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About Gil Student

Rabbi Gil Student is the Publisher and Editor-in-Chief of TorahMusings.com, a leading website on Orthodox Jewish scholarly subjects, and the Book Editor of the Orthodox Union’s Jewish Action magazine. He writes a popular column on issues of Jewish law and thought featured in newspapers and magazines, including The Jewish Link, The Jewish Echo and The Vues. In the past, he has served as the President of the small Jewish publisher Yashar Books and as the Managing Editor of OU Press. Rabbi Student serves on the Executive Committee of the Rabbinical Council of America and as Director of the Halacha Commission of the Rabbinical Alliance of America. He also serves on the Editorial Boards of Jewish Action magazine, the Journal of Halacha and Contemporary Society and the Achieve Journal of Behavioral Health, Religion & Community, as well as the Board of OU Press. He has published five English books, the most recent titled Search Engine volume 2: Finding Meaning in Jewish Texts -- Jewish Leadership, and served as the American editor for Morasha Kehillat Yaakov: Essays in Honour of Chief Rabbi Lord Jonathan Sacks.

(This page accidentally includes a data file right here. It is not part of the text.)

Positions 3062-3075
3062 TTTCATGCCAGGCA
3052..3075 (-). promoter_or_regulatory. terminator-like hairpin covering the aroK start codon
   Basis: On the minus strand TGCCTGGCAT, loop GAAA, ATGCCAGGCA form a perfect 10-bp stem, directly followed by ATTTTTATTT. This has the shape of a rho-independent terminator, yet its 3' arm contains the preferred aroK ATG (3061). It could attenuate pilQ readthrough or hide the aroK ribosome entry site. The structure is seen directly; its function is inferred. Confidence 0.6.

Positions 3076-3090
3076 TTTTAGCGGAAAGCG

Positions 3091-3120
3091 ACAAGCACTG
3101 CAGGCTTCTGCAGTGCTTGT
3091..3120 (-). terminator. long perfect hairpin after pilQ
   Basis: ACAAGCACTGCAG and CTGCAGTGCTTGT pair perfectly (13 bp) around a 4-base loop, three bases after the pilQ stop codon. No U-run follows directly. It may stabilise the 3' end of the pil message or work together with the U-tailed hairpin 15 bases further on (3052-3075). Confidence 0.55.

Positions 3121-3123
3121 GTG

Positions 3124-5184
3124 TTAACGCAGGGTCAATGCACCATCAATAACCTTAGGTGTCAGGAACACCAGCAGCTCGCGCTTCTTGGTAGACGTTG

3 comments

  1. “A worker who is paid by the hour knows that leaving work on hour early—whether to sleep, to go shopping, or to drive a Hebrew-school carpool—involves a reduction in income exactly equal to the hourly wage rate,” Chiswick writes, and therefore, “a person’s potential hourly earnings thus provide a good first approximation of the value of an hour spent in any activity.”

    Isn’t this exactly what HKB”H asks of each of us – to consider the infinite value of each minute we get to spend here, and to use it wisely (of which our hourly rate at work is only one factor to take into account)?

  2. I don’t mean to nitpick, but what about Prof. Robert Aumann? (I guess it depends on the broadness of the term “Yeshivish,” since he did go to RJJ for HS).

    • “Cool. Would he be the first yeshivish Nobel laureate?:”

      Although not Yeshiva-apparently Robert Solow’s family name was originally Soloveitchik. Of interest is that although they both lived in the same Metropolitan area-Boston-Robert Solow had not heard of the Rav until asked by a close student of his.

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